When is a jail not a jail? When it becomes the only shelter available for the poor, the elderly and the mentally ill, it becomes more sanctuary than prison.
I have always imagined that the limestone fortress on Mulcaster hill housed no one but criminals. No person who ever lived within those walls desired to be there, or volunteered to be a resident therein. Didn’t the inmates plead with the judge to be set free, or failing that, spend many hours plotting an escape? Not everyone looked to avoid the jail house, I have learned, and it seems that it was often very sad circumstances that brought them to that door.
Now and then, the governor of the jail would invite a member of the local press in for a visit. In the late 1800s, the edifice was becoming overwhelmed by humanity and was keeping a far wider variety of residents than was its original purpose. The governor was hopeful that some alternate sort of arrangement could be made for the unfortunates in his care, and he was eager to let the newspapers inform the public about the sad state of affairs in the jail house.
A reporter from the ‘Northern Advance’ was sent to have a look around in April 1897. “A representative of The Advance made one of his periodical visits to that combination of prison, lunatic asylum, hospital and house of refuge commonly called the castle or the county jail.”
He commended the obvious alterations and improvements since his last visit, and noticed that the place was kept surprisingly clean, but he noted that “No one can go through the building without being struck most forcibly with the utter inadequacy of the establishment for the purposes to which it is put.”
With 24 cells, the jail was hard pressed to house its 52 inmates. Only 18 cells were sleeping cells so 29 inmates were left lying on corridor floors. Even the jailor’s own rooms were occupied as they were being used to keep elderly men.
The reporter stated that “The bulk of the inmates are paupers, many of whom should be at a hospital, as they are comparatively helpless from disease and age. There is one man there within a few months of 100 years old. One is a dangerous lunatic, and others silly, and needing attentions that a gaoler and his assistants were never intended to give.”
For many years, long before this particular article appeared in the ‘Northern Advance’, there had been growing public support for some sort of solution. Editors, reporters, ordinary town folk and jail officials alike all called for a house of refuge or industry to be built in Simcoe County.
As the reporter summed up his article, he urged the County to “at once proceed to remove a most burning disgrace from the county by making proper provisions for the helpless poor and use the gaol for what it was intended, the confinement of criminals.”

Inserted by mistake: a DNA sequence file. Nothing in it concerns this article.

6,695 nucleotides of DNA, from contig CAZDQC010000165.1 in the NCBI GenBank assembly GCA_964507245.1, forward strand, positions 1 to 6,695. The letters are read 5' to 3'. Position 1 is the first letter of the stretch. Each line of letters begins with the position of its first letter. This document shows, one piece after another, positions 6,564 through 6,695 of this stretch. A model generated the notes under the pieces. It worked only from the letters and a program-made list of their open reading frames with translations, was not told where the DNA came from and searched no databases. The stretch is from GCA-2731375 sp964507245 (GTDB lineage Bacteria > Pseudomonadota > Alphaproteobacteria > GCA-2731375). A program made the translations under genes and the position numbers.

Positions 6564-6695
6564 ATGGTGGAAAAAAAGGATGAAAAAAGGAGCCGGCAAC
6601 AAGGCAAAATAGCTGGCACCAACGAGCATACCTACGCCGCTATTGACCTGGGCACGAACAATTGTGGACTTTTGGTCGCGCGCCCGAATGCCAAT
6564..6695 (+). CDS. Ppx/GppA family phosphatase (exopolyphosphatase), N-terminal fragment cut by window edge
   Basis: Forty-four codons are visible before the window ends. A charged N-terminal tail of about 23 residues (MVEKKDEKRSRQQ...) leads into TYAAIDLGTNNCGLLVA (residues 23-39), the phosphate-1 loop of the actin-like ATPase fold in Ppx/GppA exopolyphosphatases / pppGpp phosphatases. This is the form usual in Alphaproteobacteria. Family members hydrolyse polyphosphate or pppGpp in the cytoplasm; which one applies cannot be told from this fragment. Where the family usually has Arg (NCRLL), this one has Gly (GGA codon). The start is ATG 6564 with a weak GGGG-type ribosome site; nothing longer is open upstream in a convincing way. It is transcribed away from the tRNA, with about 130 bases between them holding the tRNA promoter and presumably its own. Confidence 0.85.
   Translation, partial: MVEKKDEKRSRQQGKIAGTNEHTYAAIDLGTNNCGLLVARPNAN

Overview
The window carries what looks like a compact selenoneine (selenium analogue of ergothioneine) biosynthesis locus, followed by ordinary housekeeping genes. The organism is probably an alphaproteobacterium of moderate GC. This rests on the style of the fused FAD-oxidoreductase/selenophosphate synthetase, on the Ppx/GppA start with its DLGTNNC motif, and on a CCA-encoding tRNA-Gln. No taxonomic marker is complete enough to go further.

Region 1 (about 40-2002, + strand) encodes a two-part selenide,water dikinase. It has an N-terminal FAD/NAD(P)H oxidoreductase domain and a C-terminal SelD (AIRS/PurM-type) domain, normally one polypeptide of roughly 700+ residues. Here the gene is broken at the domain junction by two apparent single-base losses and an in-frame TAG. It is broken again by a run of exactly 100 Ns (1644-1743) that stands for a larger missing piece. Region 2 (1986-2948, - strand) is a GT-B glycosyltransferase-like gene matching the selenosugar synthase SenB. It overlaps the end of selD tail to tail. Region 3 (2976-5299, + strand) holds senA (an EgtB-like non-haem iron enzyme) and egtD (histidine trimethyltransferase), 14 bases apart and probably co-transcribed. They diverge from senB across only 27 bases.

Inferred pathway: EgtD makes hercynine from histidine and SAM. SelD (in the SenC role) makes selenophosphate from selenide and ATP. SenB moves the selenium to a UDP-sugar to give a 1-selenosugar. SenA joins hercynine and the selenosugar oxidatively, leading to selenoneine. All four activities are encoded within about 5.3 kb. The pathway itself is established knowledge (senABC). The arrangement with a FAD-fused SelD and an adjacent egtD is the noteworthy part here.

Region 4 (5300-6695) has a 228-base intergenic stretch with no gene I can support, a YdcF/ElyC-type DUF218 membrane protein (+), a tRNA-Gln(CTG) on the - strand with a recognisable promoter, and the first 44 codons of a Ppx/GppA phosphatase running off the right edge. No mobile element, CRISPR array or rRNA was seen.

The population in the Barrie Jail was usually a mix of the friendless elderly, disabled people, mentally ill, chronic drinkers, sentenced offenders and those awaiting trial, homeless people and so-called vagrants. Frequently, the actual convicts were outnumbered by the destitute and afflicted.
Vagrancy is an old law, mostly repealed in Canada by 1972, that made it illegal for a person to be found wandering about with no job or money. It had been created in England centuries earlier in response to a chronic problem with large numbers of highway robbers, beggars and vagabonds preying on innocent people. Travelers frequently found themselves jailed for vagrancy, often 6 months at a time, if caught at loose ends meandering through towns like Barrie. Often, to be rid of the inmate, the Barrie Jail would find a way to purchase a ticket to send the vagrant back to their home community.
Finally, in 1898, the House of Refuge for Simcoe County was opened in Beeton, Ontario, at the cost of $40,000. It was a large sprawling three-storey building on 100 acres intended for farming to supply the home and occupy the more able residents.
The first 75 occupants, including only one woman, were housed there by early 1899. The institution had room for 200 residents but did not have enough beds initially.
The House of Refuge was ultra-modern at the time. It boasted telephone with electric switchboard, a laundry room with a clothes drier, dressed maple floors and oak furnishings, fire doors, a complete hospital, a kitchen worthy of a good hotel, electric light, activity rooms, washrooms with hot and cold water and a large furnace requiring three tons of coal a week.
The Barrie Jail went back to doing what it had been built to do, and lodged convicts for another 100 years until it became too archaic and too small to continue. The House of Refuge, now the site of Simcoe Manor, cared for the less fortunate for many long decades, although the stigma of going to the ‘poor house’ was, for some, a fate only slightly better than going to jail.
Each week, the Barrie Historical Archive provides BarrieToday readers with a glimpse of the city’s past. This unique column features photos and stories from years gone by and is sure to appeal to the historian in each of us.